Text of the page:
Senior Anglicans in the UAE on Sunday said they welcomed "a new beginning" for the Christian community in the country after more than a dozen non-Muslim places of worship received official legal status.
Abu Dhabi's oldest church, together with the UAE's first Hindu temple, were among 18 places of worship registered by authorities for the first time.
Many of the churches have existed in the Emirates for decades, with some having been given the land they are built on by Sheikh Zayed, the nation's Founding Father.
Now, however, after an award ceremony, the sites will have official legal protection under a Department of Community Development initiative.
“Today marks the coming of age between the church and the United Arab Emirates,” said Rev Canon Andrew Thompson, senior Anglican Chaplain of St Andrew’s Church – one of the churches to receive a licence.
“The sheikhs has been generous in giving churches land for the last decade but we have never really had a mechanism to deal with government departments.
“Today marks a new beginning for the Christian community in particular, where we know we have friends who will be responsible for us and will help us with the entire legal framework.”
The new licences, which are decorated with a drawing of Sheikh Zayed Grand Mosque and feature the handwriting of Sheikh Zayed the First, grandfather and namesake of the Founding Father, regulate "everything from permission for special events to land to banking," Rev Thompson said.
“[They will help us in] all sorts of things where we have had nowhere to go before. We existed on an ad hoc basis but those days are over.”
The licensed churches cover Catholic to Coptic, Orthodox to Latter Day Saints and are spread across Abu Dhabi and Al Ain.
“This special effort taken by the UAE government to license and register officially religious places is a remarkable step and reflects the sincerity and integrity of the nation and the leadership,” said Pujya Brahmavihari Swami, head priest of Baps Hindu Mandir – the UAE’s first Hindu temple.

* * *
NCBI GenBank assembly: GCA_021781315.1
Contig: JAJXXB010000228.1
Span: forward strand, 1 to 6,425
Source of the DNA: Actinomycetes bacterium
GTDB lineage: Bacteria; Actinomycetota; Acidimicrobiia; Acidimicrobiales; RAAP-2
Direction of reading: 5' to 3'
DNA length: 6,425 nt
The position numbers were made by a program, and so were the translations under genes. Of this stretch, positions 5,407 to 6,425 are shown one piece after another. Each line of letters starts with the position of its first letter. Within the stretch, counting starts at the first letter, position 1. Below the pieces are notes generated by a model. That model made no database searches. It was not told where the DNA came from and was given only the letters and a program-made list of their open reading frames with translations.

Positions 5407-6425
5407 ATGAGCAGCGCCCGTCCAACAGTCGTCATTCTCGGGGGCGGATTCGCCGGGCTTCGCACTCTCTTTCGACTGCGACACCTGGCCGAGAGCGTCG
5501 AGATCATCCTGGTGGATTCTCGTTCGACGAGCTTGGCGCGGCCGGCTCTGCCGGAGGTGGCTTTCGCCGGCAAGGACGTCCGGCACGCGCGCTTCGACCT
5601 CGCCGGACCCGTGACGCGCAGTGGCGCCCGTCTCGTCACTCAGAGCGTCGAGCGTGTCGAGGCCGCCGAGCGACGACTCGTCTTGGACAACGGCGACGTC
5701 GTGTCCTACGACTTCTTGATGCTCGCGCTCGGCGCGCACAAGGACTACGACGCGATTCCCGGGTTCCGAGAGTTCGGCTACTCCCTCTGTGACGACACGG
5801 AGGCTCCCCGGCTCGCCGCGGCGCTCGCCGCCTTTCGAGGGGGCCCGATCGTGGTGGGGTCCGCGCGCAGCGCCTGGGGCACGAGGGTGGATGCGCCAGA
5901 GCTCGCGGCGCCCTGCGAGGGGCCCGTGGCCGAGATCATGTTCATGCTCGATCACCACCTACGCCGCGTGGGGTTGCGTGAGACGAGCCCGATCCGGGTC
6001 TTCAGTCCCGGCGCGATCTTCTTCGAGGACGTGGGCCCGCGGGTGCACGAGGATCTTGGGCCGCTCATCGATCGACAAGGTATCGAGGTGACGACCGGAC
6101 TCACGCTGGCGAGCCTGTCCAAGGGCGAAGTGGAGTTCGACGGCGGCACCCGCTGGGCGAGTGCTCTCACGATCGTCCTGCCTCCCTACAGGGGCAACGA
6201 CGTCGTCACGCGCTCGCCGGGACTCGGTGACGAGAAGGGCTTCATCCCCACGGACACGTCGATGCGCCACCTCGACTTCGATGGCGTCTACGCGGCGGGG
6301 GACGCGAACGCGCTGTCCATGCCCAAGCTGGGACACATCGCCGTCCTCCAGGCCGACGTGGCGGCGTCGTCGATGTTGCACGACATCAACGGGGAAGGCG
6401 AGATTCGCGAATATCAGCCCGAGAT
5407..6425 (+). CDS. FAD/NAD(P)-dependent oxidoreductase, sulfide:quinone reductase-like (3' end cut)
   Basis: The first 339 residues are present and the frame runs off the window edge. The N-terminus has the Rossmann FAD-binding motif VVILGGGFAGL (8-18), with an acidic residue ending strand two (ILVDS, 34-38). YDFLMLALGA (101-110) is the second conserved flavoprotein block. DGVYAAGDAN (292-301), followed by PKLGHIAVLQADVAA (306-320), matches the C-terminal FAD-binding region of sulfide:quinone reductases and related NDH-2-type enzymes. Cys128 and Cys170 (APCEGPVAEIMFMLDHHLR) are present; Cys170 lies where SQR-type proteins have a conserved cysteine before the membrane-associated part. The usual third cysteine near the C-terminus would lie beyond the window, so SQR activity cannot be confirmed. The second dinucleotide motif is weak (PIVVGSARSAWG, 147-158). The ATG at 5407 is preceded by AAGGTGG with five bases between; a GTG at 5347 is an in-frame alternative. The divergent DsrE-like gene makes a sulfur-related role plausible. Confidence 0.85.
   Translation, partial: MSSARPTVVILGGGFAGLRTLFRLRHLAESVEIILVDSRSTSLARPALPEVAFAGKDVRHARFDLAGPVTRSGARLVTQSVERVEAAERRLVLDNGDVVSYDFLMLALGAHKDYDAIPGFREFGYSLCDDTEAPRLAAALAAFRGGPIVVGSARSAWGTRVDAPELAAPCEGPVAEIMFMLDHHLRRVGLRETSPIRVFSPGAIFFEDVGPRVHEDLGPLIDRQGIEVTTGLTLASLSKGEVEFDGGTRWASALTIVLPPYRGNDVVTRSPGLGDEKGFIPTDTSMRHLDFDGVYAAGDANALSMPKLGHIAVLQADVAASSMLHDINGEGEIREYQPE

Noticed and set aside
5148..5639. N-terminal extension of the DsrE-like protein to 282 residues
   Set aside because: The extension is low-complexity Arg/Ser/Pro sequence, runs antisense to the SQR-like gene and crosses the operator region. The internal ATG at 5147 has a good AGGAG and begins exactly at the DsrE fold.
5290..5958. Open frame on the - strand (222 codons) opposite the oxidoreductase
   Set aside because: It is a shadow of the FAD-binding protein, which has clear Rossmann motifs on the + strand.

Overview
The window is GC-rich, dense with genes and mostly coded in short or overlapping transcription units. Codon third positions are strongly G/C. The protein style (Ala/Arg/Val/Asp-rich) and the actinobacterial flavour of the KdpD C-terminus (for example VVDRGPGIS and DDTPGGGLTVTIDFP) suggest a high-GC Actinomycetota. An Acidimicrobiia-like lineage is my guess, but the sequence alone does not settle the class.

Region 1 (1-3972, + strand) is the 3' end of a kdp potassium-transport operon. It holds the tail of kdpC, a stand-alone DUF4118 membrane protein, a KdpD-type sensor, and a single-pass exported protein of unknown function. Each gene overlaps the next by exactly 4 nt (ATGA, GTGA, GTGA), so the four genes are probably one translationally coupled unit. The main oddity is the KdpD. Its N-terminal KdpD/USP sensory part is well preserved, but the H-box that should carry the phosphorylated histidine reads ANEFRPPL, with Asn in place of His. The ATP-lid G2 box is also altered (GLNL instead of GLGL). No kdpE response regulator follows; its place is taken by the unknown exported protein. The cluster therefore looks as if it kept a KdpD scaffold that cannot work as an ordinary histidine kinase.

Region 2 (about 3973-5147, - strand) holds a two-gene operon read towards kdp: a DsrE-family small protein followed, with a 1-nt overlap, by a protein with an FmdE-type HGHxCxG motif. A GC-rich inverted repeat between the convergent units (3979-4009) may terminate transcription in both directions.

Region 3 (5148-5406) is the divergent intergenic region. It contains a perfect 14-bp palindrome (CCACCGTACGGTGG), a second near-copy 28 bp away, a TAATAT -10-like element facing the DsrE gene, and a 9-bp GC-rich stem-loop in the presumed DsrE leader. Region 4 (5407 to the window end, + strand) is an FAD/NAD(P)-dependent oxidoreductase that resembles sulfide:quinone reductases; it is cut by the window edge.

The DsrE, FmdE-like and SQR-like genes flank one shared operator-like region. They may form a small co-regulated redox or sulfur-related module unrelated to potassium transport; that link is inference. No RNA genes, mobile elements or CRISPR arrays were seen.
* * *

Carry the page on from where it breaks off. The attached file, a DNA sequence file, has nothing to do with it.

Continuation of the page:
"It is a great signal to the world that the way forward for humanity is global inclusiveness where we not only respect each other's beliefs but also accept their existence. I truly believe this is the beginning of a great era of harmony."
Father Benny Mathew, of St George’s Orthodox Cathedral, said their church was set up in 1968 after Sheikh Zayed granted them land in Al Mushrif. More than 2,000 families now regularly attend.
"By getting these licences everything has been strengthened," he said. "Previously, we used a letter from Sheikh Zayed for all our government dealings but now we have an official licence that will make our dealings easier."
Bishoy Salib of St Anthony's Cathedral Coptic Orthodox Church called the licensing scheme a landmark in UAE history. "Now we are harvesting the fruits cultivated by Sheikh Zayed," he said. "The fruits of tolerance and acceptance. We have always been recognised in heart but now it is also on paper."
The Coptic Church was established in the UAE in 1974. It now has seven churches with an eighth opening soon in Ruwais.
On Sunday, Dr Mugheer Al Khaili, chairman of the Department of Community Development, said the official recognition of the places of worship “underscores the efforts of Abu Dhabi in fostering the principles of fraternity, affinity and harmony among all segments of the community.”
“The late Sheikh Zayed bin Sultan Al Nahyan, founder of the UAE, was keen to establish a cohesive society in which everyone participates to build, develop and upgrade the nation.”
Apart from many mosques, there are more than 40 churches across the UAE, a Sikh gurdwara in Dubai, two small Hindu shrines and a small synagogue also in Dubai.
At the weekend, the UAE revealed plans to build The Abrahamic Family House on Saadiyat Island.
It will have the UAE’s first official synagogue, a mosque and a church – representing the three major Abrahamic faiths.